Just a few things I did in 2020:
In February, I wrote a review on Carlo Invernizzi-Accetti’s What is Christian Democracy? for our blog at UPS. The title “Christian democracy without Christianity?” sounds a little bombastic, I know, but that’s how blogs work. And it wasn’t my idea, but the editor’s.
From February to May I had a course at the Széchenyi István College for Advanced Studies, based on my Political Theologies (2018), something I’d like to continue as an English-language book on Secular Religions in 2021.
Still in February, I completed a manuscript for the journal Christianity-World-Politics on “Secular religions and the religious/secular divide” (forthcoming in 2021).
In March (just a few days before COVID-related restrictions) I presented a paper on French Catholic politicians at a workshop called “Oratory and representation: parliamentary discourses and practices in the 19th century” in Helsinki. A written version is to be published by the European Review of History in 2021.
In April, I wrote another review for UPS about Rémi Brague’s Curing Mad Truths: Medieval Wisdom for the Modern Age. To my surprise, the author personally congratulated me. (It seems that automatic translations are becoming better. Or worse?)
In May, I reviewed Gábor Borbély’s book on the philosophy of religion for the journal BUKSZ. At least I had an opportunity to express all my doubts about the concept of religion, a topic that I begin to be obsessed by now.
In June, I wrote a paper for Acta Humana on “The Religion of Human Rights”, published in Hungarian this fall, and also forthcoming in English in 2021.
In August, I published an article titled “Secular religion in America” in the popular historical journal Rubicon. Popularity can be dangerous, too, but I somehow avoided harsh criticism. (Despite the sensible topic.)
Still in August – thanks to the temporary relief between the first and second wave of the pandemic – we had a “professional picnic” with students of Corvinus University. My lectures dealt with the topic of surveillance; again, not without reference to the theological analogies of panopticism.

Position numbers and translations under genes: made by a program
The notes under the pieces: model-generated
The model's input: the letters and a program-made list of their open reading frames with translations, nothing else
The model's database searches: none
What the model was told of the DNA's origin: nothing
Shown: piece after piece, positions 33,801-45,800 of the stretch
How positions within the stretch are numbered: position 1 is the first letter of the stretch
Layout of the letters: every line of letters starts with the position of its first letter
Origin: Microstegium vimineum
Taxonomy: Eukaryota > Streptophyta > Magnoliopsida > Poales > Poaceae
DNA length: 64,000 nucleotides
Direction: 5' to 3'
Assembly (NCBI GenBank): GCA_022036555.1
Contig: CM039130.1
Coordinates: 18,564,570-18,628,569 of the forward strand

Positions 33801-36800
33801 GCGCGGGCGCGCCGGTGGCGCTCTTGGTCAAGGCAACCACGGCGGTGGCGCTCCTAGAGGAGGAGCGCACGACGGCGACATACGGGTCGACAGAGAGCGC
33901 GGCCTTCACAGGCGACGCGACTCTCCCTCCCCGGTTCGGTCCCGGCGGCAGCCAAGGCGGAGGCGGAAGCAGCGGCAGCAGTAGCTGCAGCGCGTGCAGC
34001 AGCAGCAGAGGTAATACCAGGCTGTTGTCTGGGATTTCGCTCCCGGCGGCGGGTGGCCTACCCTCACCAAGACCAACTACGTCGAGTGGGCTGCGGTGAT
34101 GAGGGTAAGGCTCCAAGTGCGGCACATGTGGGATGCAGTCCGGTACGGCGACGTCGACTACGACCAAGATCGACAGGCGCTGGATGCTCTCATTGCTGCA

And a little surprise, also in August: Routledge published my 2018 book The Tyranny of the Majority in a paperback edition. Is it a sign of success? I found 112 copies in libraries around the world. Which doesn’t seem like a lot, but just to think that your book is available at Harvard, Yale, Princeton, Rutgers, Brandeis, Duke, Fordham, or the Library of Congress is enough to give you chills. Maybe that’s why Routledge approached me whether I had a new book to propose. I certainly do, but this is a task for 2021 (see above).
In September, I started a new course with Széchenyi College. This time on “The End of History” thesis and its critics. From Joachim of Fiore to Francis Fukuyama and beyond.
Then again, in October, I had to return to the French conservatives, presenting a paper at a conference on religion in the 18th century (also to be published in 2021).
And November was even more eventful. One of my friends asked me to contribute to a special issue of the Journal of Political and Military Sociology. The topic is “patriotism”, which gives me an opportunity to examine whether secular religions’ literature distingusihes between patriotism and nationalism. The date of publication is scheduled to be 2022.
And, as you all know by now, we had a great workshop on “Christianity, Politics, and Secular Religions” on November 20, 2020. I still don’t know how I managed to convince such famous authors to participate. Sometimes you’re just lucky. Or maybe the topic of political or secular religions still has its appeal. What’s more, most of them agreed to provide a written paper for our new English language journal Pro Publico Bono in 2021.
In Hungary, we also have a habit of popularizing science for a wider audience. Events like the “Celebration of Hungarian Science” or “Researchers’ Night” are fairly popular among the general public. In November, I gave two such online lectures. One on “Pandemics then and now: historical lessons and contemporary political issues”. Again, not without its politico-theological connections, from Carl Schmitt to Walter Benjamin and Giorgio Agamben. And another one on “Politics as a surrogate religion”.
The last thing I remember from 2020 is a December conference of doctoral students at the Corvinus University, a panel called “Religion and politics.” The best presentation was about Reinhold Niebuhr‘s criticism of secular religions. So the topic doesn’t seem to fade away, at least not in 2021.
A Happy New Year!